Women working in the world of wine tell us what they like to drink - and how they cope with wine bores, writes JOHN WILSON
Do women drink wine differently? I am wary of generalising about any specific group of people. An article about Marlborough Sauvignon, Pinot Gris and girly rosés would offend as many women as it would please, especially coming from a man.
The wine business was very slow to recognise that much of the huge growth in wine consumption over the past few decades was fuelled by women. Wine shops remained fairly macho places, and advertising was aimed squarely at the middle-class male. These days, it is all very different; women both drink and buy more wine than men. Magazines, newspapers and TV have plenty of advertising featuring groups of young, glamorous women enjoying themselves with a glass of wine.
The large producers obviously believe that women, and young women in particular, prefer light, fruity wines with no oak and no tannin, something they can enjoy without food when socialising with friends.
Sinead Cabot of wine importer Cabot Co argues that this stereotype is partly the equivalent of the lager-drinking male. “The perception is that girls want something fashionable, without too much alcohol or taste, that will get them nicely merry over a few hours.”
This group was encapsulated perfectly by Polly Vernon in the Observer a few years ago: “Men take wine too seriously. They want to master it, they want to dress it up in mystery and tradition, and imbue it with an intrinsic maleness so they can feel superior about it. Women on the other hand just want to drink it until they feel like singing Wichita Linesman. Wine is actually there for drinking and being drunk. That’s why it was invented.”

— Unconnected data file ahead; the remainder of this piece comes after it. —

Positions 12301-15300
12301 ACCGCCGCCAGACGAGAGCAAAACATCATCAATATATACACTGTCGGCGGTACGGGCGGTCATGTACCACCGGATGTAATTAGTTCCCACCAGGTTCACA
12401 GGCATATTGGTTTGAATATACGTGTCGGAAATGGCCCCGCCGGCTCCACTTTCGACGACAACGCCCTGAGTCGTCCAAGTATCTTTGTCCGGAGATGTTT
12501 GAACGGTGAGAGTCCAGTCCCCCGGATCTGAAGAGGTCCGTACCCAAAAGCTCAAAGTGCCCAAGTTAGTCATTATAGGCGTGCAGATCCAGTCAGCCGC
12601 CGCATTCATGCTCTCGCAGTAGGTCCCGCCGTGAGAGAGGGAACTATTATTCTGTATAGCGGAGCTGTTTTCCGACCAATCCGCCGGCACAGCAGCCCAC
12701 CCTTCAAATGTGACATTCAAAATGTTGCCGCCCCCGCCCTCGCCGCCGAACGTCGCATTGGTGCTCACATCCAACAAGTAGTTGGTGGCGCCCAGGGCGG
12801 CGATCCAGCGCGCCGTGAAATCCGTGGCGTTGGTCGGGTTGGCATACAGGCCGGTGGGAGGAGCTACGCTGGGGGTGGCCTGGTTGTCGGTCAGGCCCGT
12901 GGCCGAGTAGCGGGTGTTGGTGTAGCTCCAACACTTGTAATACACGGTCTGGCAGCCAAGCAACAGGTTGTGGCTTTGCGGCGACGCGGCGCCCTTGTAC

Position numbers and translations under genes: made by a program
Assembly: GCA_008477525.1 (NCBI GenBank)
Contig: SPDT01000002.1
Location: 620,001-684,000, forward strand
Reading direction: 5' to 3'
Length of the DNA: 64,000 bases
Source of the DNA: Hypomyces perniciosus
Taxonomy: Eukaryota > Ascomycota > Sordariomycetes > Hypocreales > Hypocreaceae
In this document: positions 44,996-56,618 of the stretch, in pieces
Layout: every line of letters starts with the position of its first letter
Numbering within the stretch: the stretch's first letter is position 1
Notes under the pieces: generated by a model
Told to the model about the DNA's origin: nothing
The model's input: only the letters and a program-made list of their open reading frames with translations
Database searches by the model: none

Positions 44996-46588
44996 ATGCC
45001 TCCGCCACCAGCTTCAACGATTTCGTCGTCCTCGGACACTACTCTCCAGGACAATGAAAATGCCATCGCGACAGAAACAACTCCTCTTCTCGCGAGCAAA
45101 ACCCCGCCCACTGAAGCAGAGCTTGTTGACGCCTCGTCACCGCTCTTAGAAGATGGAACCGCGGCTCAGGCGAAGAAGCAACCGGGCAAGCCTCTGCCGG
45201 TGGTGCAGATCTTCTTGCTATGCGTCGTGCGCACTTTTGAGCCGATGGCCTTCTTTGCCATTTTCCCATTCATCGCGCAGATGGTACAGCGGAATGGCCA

The two women I talked to both mentioned men’s preoccupation with status. “I can’t stand what the French refer to as a ‘buvueur d’etiquettes’, someone who drinks by the label, like an art collector who only buys big names and doesn’t seek out new works,” says Emma Tyrrell of Tyrrell Co. “If I find myself sitting beside someone who starts reeling off all the great producers and vintages they’ve drunk, I try to change the subject.”
Cabot agrees: “Men tend to buy the big labels. Possibly they need reassurance or it’s a competitive thing. Women are more intuitive and confident.” Her choice of wine depends on her mood. “Men get up, look in their wardrobe and put on the first thing they find. A woman will ask herself, ‘how do I feel?’ and choose that way. Wine is the same. On Christmas Eve, when I’m too tired and hungry to think about making something to eat, I’ll reach for a bottle of vintage sparking Merlot or Shiraz from Australia. The rich, velvet, dark fruits, the long liquorice finish and the soothing mousse deliver everything I need at that moment. If I need to be woken up, I’ll have a glass of German Riesling, bright, pure fruit with citrus, flint, honey and sherbet. A mouthful of this feels like someone has grabbed hold of my cheeks and given them a few good tugs.